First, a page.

Thursday, December 06, 2007
Back On Track
While working on my new website, I have been neglecting my blog so I thought I'd fix that this morning with a discussion of one of my images.
I shot this in 2001, one of the later images I shot on 4X5 before switching to digital. In fact, the image sat in the "to be developed" box for six months before I got round o tidying up loose ends and doing a last batch of 4X5 negatives. I do remember using a 90 Nikor lens for the shot. Checking the perspective, looks like I dropped the lens (or raised the back) to correct perspective. A composition like this could have been shot with several focal length lenses but choosing a fairly wide angle lens (the 90 is equivalent to 28 mm. in slr terms) results in recording a fair amount of detail in the foreground water with it's flowing weeds and pebbles.
The contrast between the light sky and the reflected evergreens in the water to the left makes for a more dramatic image than might otherwise be obtained. This has been slighly enhanced with local manipulation.
The exposure was necessarily a long one (about 5 minutes) because it was well after sundown but that has actually smoothed out the water and resulted in some very nice silvery tones.
While I preach the simple image, this one isn't I think too complex and offers the viewer a lot to look at and to come back to, whether in a single viewing or on a repeat visit.
Some images while having a lot of impact, are so simple that you "get it" in a single quick viewing and this kind of image is best occasionally rediscovered, say in a book, rather than constantly hanging on the wall. My image on the other hand offers more, all be it without the impact of some more graphic simpler designs.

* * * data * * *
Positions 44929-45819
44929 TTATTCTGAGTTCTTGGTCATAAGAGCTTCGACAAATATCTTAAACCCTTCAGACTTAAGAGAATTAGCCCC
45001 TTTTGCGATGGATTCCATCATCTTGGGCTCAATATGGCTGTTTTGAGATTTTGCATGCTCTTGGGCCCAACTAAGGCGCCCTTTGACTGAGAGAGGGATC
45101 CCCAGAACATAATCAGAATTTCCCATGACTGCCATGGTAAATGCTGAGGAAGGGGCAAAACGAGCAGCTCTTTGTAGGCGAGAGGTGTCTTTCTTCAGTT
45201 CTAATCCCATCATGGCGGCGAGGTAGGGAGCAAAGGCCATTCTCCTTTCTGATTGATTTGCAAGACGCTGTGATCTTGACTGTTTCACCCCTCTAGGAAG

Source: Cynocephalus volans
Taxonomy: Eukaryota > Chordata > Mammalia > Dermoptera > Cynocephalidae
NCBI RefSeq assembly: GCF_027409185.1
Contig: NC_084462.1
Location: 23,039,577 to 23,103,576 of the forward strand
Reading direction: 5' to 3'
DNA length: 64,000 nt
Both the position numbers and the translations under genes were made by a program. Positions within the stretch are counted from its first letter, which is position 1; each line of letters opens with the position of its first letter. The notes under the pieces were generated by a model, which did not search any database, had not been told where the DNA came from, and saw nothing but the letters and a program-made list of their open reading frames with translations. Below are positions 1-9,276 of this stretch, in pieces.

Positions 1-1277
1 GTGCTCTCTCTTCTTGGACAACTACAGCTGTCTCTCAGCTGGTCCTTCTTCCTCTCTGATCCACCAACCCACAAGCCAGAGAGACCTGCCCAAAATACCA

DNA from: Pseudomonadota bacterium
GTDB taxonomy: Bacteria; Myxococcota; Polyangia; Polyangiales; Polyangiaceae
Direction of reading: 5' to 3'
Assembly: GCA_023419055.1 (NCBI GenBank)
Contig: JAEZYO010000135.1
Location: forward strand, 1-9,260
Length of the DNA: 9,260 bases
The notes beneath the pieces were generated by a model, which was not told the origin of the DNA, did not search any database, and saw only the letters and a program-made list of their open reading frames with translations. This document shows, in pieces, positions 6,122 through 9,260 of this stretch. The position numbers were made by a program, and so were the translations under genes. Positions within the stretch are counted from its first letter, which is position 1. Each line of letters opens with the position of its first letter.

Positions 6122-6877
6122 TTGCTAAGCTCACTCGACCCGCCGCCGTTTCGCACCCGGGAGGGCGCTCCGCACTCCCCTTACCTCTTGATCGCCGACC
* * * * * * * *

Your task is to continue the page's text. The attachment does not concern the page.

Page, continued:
You have to consider what your purpose is in taking the image - not that I suggest you decide whether this is a hanging image vs. a book image when shooting it, but overall when photographing, if you wanted one kind and only shoot the other, you may be unnecessarily frustrated.
Compositionally, river shots often tend to be very symetrical, with the river up the middle as it is here. I didn't have to wade in this case, there being a small log bridge in just the right location, but being prepared to get wet or have waders handy can be a good idea. Another thing I keep meaning to put in my trunk is a small step stool for those high view point shots. I did buy one but my wife stole it for more domestic purposes.
Note the distant forest, barely represented in the top 1/6th of the print, no dividing things in to thirds here. This was a deliberate choice - I wanted the forest to provide a top border to the print, without dominating the image. Also, any higher and bright sky starts to intrude and I really didn't want bright white tones at the top of the image competing with the central lightness in the water reflection.
You might decide I was lucky not to have to deal with wind in this long exposure and you'd be right, though would it really have been a worse image with parts of the image sharp and the bushes and grasses blurred with movement - probably not. THe worst thing you can have is a little movement, better to go for a lot, then it doesn't look like a mistake.
There's more we could discuss, but the above are the main issues that were and are important to me in taking and looking at this image.